For the record, I don’t believe capitalism will get us to liberation, or that everything should be bought, sold, or owned (including things like water and access to healthcare), but within the reality of our current system, somebody does, in fact, own the pond. In the short and medium term, communities who are fighting for liberation can use those ownership structures to determine for themselves how resources should be used and shared, and therefore take back some control over their lives. Ultimately, I believe we want to get to a system of collective stewardship, by which I mean that people have the right to control resources, but also the responsibility to care for and preserve them for the benefit of all.

Recently there has been a lot of press around black elites giving back to communities. Most efforts have focused on “giving a man a fish.” Sometimes that’s done thoughtfully—in cases like Kaepernick, or Beyoncé and Jay-Z supporting organizing groups and non-profits that are working to increase community access and control to resources in a sustainable way. But then we also have Drake peddling some serious poverty porn with his “God’s Plan” video, portraying himself as the savior of helpless black and brown communities. The video was moving (I definitely shed a tear), and many will argue that at least he’s doing something, but I’d like to see more people focus on strategies that provide a pathway out of poverty and increase collective wealth and equality for the long term.

Black celebrities and wealth holders who do not want to repeat the cycles of dependence and oppression we’ve seen in the past would do well to focus on investing their capital into things the black community can own and manage, in a way that prioritizes collective welfare. The existence of a growing black elite is certainly progress, but I’d now like to see us ask the harder questions, like those posed in the film, around how those elites are lifting up others and making sure that the resources they enjoy are creating a better future for everyone.

The good news is there are many real-world organizations that create and support structures for community ownership and access. Take, for example, Cooperation Jackson, who is “building a solidarity economy in Jackson, Mississippi, anchored by a network of cooperatives and worker-owned, democratically self-managed enterprises.” They are part of a global network of worker-owned coops who are creating a new power structure in businesses across every sector. There are also venture capital firms like Impact America Fund and Cross Culture Ventures who seek to support underrepresented entrepreneurs and diversify access to capital. And, for those of us who may not have millions of dollars to invest, but do have some disposable income in the bank, we can move our money to organizations like Southern Bancorp, a black-owned Community Development Financial Institution (CDFI), which “combines traditional banking and lending services with financial development tools and public policy advocacy to help families and communities grow stronger.” I feel lucky that through my work with Candide Group, where we strive to build a more just and sustainable economy, I’m part of a growing movement of people who support businesses and organizations that are committed to increasing power and access to resources in the communities that need it most.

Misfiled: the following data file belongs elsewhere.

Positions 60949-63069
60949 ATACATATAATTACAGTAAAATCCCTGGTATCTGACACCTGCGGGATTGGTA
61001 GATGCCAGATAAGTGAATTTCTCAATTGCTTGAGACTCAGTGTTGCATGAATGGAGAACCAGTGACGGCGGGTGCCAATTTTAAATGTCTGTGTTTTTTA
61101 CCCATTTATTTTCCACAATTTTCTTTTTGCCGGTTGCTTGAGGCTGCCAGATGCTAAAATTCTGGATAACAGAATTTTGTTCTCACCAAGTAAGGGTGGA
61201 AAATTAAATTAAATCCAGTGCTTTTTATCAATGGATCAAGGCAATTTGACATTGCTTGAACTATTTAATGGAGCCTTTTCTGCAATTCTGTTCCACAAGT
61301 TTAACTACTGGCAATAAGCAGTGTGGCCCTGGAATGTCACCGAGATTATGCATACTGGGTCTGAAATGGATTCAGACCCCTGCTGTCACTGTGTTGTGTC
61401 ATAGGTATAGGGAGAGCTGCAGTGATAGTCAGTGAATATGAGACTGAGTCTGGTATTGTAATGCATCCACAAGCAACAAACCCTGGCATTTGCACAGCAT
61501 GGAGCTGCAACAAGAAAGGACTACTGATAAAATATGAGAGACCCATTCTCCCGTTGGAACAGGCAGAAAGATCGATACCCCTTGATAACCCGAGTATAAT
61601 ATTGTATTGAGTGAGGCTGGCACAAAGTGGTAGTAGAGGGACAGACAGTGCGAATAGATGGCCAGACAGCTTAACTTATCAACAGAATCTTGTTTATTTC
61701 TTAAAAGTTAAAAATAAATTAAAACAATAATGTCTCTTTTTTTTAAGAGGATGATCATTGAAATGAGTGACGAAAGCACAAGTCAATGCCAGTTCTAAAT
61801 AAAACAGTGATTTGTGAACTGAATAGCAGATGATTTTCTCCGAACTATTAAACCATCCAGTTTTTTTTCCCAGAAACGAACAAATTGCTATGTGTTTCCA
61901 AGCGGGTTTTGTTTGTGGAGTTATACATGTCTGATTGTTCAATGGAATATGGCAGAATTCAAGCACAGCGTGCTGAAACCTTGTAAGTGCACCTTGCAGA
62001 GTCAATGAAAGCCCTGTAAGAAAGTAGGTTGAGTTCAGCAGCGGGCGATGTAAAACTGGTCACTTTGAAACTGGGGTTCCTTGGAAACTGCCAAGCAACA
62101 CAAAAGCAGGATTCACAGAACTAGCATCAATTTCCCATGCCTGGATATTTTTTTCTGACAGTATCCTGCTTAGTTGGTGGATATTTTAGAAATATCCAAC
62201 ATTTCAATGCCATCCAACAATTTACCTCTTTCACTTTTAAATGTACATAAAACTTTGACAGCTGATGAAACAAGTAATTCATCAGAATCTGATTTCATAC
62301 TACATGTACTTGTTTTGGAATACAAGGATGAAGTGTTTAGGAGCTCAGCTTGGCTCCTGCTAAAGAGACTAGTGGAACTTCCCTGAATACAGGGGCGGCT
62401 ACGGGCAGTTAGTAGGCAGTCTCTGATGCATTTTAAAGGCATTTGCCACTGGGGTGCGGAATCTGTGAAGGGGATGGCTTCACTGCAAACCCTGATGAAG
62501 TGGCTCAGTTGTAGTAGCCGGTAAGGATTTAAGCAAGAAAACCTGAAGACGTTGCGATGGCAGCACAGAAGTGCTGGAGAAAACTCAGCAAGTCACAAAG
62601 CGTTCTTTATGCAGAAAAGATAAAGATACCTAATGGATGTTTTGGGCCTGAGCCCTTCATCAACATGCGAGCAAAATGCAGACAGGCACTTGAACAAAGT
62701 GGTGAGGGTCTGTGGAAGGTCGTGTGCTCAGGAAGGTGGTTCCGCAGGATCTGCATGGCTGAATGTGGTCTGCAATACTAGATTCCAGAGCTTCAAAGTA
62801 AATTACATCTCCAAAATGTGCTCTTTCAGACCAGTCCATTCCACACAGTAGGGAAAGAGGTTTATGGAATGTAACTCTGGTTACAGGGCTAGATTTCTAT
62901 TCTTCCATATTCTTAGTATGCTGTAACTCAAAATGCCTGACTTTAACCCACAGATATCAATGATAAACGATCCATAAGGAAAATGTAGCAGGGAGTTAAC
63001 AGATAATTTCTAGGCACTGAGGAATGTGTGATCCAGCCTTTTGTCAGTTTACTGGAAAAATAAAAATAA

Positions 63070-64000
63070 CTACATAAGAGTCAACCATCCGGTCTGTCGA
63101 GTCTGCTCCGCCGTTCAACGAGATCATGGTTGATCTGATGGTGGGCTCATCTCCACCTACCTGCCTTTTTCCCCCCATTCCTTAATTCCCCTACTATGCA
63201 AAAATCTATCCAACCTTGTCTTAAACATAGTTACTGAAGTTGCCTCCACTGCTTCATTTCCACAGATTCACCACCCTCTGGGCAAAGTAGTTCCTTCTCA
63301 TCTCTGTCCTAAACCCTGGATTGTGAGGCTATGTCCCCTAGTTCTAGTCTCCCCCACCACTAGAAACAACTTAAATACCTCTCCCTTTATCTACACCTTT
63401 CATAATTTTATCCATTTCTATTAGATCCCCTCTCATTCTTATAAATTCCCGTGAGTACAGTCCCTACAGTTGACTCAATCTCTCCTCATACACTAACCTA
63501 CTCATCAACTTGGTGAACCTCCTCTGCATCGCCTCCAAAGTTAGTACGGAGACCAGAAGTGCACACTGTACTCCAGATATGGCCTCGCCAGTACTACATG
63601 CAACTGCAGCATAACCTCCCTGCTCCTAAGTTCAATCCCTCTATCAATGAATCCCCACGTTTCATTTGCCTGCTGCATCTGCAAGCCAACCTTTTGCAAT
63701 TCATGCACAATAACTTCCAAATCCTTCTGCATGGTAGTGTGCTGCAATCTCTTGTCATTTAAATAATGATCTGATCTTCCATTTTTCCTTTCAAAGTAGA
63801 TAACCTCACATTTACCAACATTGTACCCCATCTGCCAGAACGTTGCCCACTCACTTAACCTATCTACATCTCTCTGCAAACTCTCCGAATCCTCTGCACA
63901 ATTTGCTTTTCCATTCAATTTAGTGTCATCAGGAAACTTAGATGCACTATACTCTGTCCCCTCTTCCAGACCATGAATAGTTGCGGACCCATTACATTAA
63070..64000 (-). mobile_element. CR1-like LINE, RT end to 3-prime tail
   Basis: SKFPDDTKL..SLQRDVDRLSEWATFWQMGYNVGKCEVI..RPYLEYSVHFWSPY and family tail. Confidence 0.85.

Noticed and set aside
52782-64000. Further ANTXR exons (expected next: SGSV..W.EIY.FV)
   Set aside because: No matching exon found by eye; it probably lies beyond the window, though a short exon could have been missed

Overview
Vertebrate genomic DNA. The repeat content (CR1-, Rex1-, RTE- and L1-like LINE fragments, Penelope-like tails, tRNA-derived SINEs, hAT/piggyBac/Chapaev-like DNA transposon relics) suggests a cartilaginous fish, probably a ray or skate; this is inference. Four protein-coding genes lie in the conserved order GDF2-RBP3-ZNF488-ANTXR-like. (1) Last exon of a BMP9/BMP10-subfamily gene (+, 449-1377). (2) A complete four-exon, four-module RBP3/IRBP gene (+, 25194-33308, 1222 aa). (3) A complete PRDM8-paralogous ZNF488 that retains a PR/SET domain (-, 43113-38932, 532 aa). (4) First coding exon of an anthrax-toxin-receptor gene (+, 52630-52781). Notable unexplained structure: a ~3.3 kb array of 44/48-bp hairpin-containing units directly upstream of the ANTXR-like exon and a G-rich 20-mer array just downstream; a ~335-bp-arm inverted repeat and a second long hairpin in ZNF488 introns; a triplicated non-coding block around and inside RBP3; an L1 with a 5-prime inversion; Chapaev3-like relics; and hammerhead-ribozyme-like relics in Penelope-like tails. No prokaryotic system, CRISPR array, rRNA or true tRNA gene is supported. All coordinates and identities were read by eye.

Black Panther marks a joyous and important cultural moment and indeed there is much to celebrate, including increased representation and the fact that a whole lot (by Hollywood standards) of people who look like us got paid for their craft. However, if we want to more deeply engage with the movie’s central question of how we define and enact our responsibility to care for each other, we should seek out community investments that help to distribute ownership so that we can move towards a world where power and resources are not held by a small group of elites (Black or otherwise), but shared and stewarded by communities for the benefit of all and for future generations.